Don't Get it Twisted: Making Balloon Animals Takes Lots of Practice
It’s time for another edition of KUT’s Summer School! Every Friday this summer, we head out to learn new skills from people in Austin who are experts in their field. Today’s subject? Balloon Twisting.
KUT’s Kate McGee teaches us how to learns the squeaky, yet delicate art of creating shapes out of balloons.
Michael Hale and Kristen Crandall are part of Austin Kids Parties, a local small business that provides balloon twisting and face painting at birthday parties, festivals and corporate events. Hale and Crandall says anyone can learn how to become a balloon twister, but it takes a lot of practice to repeatedly make the same shape accurately.
Crandall and Hale both taught themselves to twist balloons using YouTube and DVDs. Hale and his wife started the business as a side job to make some extra money. When Crandall moved to Texas about a year ago, she decided to learn the craft, too.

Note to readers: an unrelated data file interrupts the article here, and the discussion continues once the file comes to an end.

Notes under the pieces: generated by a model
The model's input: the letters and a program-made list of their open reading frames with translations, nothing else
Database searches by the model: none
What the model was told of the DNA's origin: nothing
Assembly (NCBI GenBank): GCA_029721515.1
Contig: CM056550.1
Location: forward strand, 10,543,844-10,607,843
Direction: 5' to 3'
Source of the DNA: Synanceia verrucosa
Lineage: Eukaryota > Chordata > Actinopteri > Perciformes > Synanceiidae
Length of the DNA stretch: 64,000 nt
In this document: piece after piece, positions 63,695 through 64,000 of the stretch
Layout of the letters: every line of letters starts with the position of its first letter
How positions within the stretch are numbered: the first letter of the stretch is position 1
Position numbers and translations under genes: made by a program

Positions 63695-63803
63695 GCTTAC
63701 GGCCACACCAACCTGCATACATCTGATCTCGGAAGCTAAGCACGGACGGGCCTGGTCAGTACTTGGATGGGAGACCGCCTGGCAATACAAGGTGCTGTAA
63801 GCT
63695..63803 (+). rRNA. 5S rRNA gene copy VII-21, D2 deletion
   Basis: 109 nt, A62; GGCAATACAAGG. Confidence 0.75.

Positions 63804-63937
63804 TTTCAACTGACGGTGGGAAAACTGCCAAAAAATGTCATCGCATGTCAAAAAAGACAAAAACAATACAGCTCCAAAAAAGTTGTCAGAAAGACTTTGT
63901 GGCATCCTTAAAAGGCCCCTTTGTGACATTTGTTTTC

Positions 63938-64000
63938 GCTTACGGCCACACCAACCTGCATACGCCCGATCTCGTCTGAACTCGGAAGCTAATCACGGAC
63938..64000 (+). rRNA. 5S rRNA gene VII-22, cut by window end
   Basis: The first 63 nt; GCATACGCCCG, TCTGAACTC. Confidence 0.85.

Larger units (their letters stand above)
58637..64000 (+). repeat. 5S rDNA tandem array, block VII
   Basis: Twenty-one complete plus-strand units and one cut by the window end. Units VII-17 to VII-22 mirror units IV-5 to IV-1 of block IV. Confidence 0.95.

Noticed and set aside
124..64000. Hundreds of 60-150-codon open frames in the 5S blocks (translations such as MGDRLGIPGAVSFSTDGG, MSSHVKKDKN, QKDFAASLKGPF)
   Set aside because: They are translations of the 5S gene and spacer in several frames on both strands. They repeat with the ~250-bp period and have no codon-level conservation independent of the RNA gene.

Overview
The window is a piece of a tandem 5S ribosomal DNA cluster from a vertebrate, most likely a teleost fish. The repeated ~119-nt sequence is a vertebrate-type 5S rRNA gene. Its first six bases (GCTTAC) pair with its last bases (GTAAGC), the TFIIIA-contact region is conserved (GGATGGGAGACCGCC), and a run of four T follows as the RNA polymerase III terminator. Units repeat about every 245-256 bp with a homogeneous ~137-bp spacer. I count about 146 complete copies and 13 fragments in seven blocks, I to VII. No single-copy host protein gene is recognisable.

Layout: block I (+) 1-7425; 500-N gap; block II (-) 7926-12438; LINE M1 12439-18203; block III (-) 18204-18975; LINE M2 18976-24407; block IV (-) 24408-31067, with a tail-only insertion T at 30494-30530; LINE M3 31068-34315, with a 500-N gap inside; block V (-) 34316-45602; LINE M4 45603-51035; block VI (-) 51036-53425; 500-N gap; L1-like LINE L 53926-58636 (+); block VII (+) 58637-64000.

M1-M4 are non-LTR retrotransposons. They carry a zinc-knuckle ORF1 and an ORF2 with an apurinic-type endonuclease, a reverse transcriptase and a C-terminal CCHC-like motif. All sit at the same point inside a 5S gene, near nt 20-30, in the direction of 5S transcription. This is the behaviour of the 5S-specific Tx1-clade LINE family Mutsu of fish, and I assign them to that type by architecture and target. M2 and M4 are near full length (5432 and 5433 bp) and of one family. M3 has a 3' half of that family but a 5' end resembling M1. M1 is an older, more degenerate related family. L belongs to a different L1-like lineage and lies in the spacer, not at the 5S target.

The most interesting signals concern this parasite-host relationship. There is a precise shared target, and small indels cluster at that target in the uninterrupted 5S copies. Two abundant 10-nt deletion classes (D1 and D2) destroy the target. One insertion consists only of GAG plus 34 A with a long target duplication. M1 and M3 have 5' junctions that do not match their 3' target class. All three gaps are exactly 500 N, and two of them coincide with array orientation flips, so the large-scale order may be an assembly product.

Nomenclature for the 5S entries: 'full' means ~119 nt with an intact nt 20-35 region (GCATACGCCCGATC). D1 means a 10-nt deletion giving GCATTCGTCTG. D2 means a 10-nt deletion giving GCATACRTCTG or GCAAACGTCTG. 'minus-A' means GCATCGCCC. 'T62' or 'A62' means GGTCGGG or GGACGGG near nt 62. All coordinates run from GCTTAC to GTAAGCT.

"I was horrible," Crandall says. "My first party, I knew how to make like five things. I popped a lot of balloons that day and there were a lot of kids with their hands over their ears. It was kind of a mess, but I have improved drastically since then."
Crandall and Hale say one of the easiest and most popular balloons they create is a pirate sword:
- First, you stretch the balloon and inflate it, usually with a pump.
- Leave a few inches at the end to tie a knot.
- Then, twist a one-inch bubble and fold the next piece of the balloon over and twist like a loop. That way,
- it's big enough for the opposite end of the balloon to fit through it.
- Next, twist
- four or five tiny, one-inch balls in a row.
- Pull the top of the sword through the loop to create a sword handle.
- Straighten it and start fighting.
As for my first attempt at balloon twisting, I made a small unbalanced dog with an extremely long neck and way too tiny legs. It ended up popping at my desk a week later – but don’t worry, no real animals were harmed in the making of this piece.